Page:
On average, you are looking at a couple of years of pain and frustration. There are three conveniently named stages: freezing, frozen and thawing.

    The process typically starts with a minor shoulder injury and progresses within weeks to involve adhesive capsulitis. Difficult to say whether you had it originally (in its early stages) and it was missed, or whether the surgery was the catalyst, as can often happen.

    As the joint progressively stiffens, the party gets underway, capsulitis is joined by its brothers-in-arms-—synovitis and tendonitis. Like any good ménage à trois, sleep is impossible and exhaustion guaranteed.


    If the condition is caught in the first couple of months, it is possible to swing the obstinate tide of restriction (and pain) with very aggressive range of motion therapy. I’ve not seen it reversed from a fully frozen state using manual therapy alone, though there are practitioners who say they have done it.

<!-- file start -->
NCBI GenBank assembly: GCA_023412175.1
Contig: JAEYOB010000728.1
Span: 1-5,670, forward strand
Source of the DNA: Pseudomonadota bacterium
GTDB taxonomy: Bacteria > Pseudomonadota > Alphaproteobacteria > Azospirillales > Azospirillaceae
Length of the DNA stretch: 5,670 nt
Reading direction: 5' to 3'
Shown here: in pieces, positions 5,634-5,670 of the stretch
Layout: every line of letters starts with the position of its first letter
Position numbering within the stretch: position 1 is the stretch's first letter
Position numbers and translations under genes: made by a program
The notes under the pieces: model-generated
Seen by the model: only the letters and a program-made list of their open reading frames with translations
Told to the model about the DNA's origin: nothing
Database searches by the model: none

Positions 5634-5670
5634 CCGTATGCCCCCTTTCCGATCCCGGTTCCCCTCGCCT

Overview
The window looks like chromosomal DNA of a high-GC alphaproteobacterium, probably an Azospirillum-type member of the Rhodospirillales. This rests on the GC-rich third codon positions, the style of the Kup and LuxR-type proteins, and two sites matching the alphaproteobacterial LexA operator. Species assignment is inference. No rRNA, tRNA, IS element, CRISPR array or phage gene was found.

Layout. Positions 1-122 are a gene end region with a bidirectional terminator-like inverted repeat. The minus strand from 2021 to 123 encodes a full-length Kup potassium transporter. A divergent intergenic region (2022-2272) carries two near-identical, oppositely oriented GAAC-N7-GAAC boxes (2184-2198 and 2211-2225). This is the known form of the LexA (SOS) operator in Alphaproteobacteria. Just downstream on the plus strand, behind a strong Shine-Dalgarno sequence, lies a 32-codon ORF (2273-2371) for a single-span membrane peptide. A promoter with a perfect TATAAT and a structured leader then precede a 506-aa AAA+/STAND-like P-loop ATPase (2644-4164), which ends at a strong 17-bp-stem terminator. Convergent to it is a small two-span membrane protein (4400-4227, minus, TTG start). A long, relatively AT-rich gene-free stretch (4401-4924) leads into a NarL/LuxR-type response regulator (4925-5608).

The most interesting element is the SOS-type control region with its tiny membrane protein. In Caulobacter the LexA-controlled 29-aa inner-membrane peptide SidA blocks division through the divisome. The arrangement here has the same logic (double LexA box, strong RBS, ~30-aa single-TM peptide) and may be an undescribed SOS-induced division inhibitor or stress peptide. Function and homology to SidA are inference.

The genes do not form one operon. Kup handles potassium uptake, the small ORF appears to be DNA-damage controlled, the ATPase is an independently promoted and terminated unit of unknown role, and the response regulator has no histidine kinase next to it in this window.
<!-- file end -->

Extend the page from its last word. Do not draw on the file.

Hydrodilatation is the next option, and involves forcing a cocktail of pharmaceuticals into the joint cavity in order to stretch the capsule. In conjunction with aggressive stretching in the days that follow the injection, this protocol can be very effective.

    As the name suggests, manipulation under anaesthetic (MUA) is more akin to psychopathic S&M than brilliant medicine. For medicos, like politicians, brutality is always an option.

    Both the hydrodilatation and MUA are not for you, as it sounds like you are in the thawing phase. This may take six months, during which time you should regain the vast majority of your range of motion.

    I would agree with your doc so far as pointless aggravation is unhelpful. However, encouraging range of motion and building strength are integral components of any rehab program. Neither comes pain free.

    Mmm, let me think. Something that will make you happy, coax range and strengthen—shazam … easy trad!